OK, if you want to risk your life and be subjected to humiliation and personal loss of freedom, but to make it mandatory is unjust.  I wanted a college education and since I had a full ride thru college by way of a football scholarship I did not really know what this program was like, nor did I know that having a commission as an officer was a lifetime commitment.  Army recruitment was then and probably still is a maze of lies.  Back then, of course, we were fighting the Russians, or were we?

So I made a mistake.  Even now I get memories from the training.  I have a friend who went to Vietnam.  He told me two things I will never forget.  He told me of how in going out on a patrol they saw a jeep load of guys sitting by the side of the road.   When they came back the jeep had been hit by a friendly round.  Now in training they never mention “friendly rounds falling short”.  You can imagine why.

Another episode if you can tolerate it.  He also told me that one time he was carrying six canteens.  I didn’t understand at first.  He explained that whenever a squad member was damaged or killed he would go for their canteen.  One of the great things his father sent him while in Vietnam was socks as he just wore them until they rotted.  I am sure glad I never went near Vietnam or any gunfire.  I even feel threatened when having to face police officers that carry guns.  Regular police officers in Britain don’t carry guns and their society appears not to suffer from the restriction.  We, in the US, still carry the old Wild West around like a monkey on our backs.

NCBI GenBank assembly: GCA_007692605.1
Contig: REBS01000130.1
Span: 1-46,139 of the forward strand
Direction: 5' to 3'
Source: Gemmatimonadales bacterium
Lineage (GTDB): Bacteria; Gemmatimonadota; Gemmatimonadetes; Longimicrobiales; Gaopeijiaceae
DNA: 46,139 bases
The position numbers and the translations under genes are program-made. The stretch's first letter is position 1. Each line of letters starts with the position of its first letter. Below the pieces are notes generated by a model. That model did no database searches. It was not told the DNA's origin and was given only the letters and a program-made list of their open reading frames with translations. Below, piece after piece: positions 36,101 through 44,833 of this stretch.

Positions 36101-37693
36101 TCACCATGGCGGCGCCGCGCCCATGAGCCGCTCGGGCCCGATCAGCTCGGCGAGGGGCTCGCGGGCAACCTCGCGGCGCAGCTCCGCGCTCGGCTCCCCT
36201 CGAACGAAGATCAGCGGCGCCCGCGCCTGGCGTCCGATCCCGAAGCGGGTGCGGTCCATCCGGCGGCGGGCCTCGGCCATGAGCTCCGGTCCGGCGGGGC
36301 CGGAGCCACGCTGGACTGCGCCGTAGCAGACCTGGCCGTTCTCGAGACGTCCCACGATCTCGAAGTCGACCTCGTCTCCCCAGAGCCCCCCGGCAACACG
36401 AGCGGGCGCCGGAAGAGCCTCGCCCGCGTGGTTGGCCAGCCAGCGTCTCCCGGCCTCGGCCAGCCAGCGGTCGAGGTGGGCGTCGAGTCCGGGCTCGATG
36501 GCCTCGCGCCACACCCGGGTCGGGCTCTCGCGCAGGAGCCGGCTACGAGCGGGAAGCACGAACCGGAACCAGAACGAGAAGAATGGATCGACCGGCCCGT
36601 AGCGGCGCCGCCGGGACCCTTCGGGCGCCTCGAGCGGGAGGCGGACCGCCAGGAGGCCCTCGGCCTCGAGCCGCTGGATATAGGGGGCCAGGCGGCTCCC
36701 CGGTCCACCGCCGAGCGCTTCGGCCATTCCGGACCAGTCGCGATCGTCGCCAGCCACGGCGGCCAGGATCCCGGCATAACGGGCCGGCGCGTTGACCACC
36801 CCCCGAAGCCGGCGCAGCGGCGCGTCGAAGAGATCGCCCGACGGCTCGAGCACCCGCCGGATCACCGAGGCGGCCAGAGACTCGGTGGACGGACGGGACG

Now with that preamble one episode is worth telling from my ROTC training.  We had to go to training camp for 2 weeks during Easter vacation in my junior year, which was a difficult time for me as my back was hurting badly – another story some day but as a health comment not really a ramble like now.

I remember carrying a machine gun (a BAR, Browning Automatic Rifle) for a few miles, one of those old things, which was very heavy, really a clunker compared to current war rifles or machine guns.  Afterward putting it on the ground my shoulders were numb for hours.  In those days the march was a training exercise to break us into the two-week field experience.  They did not allow us to drink water during the march.  Later we were allowed water.  Some of my fellow trainees fainted along the way.  I was happy to have my football experiences with exercise and felt superior to many who were exhausted.

The Attack

The highlight of the whole program was an attack on a hillside fortification.  An old sergeant was handling one of the lecture/exercises.  He pointed out a small hillside about 300 yards away and told us our squad was going to sneak along a small depression and attack the hill from the left flank.  The idea was a machine gun was to continuously fire across the enemy hill encampment and move in front of us as we charged across the encampment.  During this maneuver the artillery barrage would move back so that anybody who jumped from the holes would have to go thru the barrage.

Then he told us of one of his experiences from the Korean War.  It was a similar hillside with a dug-in group of enemy (probably North Koreans or Chinese).  He told us of how he and another guy crept up to the objective carrying a bag of grenades.  As the machine gun continued to keep the enemy in their holes, they went from hole to hole dropping in grenades until they killed them all.

Those poor bastards in the holes probably did not know what hit them.  Maybe that’s the way to die, but given a choice I’d rather die in my bed with some real friends, not just war buddies.

The last exercise I describe here occurred at the last days.  I was chosen as the company commander during an attack against a Texas training regiment who seemed to tolerate us trainees with some disgust.  The privates in the group were particularly disdainful, as we all were inexperienced and rather poor soldiers – mostly poor physical specimens compared to them.  Those Texas boys seemed natural soldiers – by the way – maybe left over from the Civil War Schools.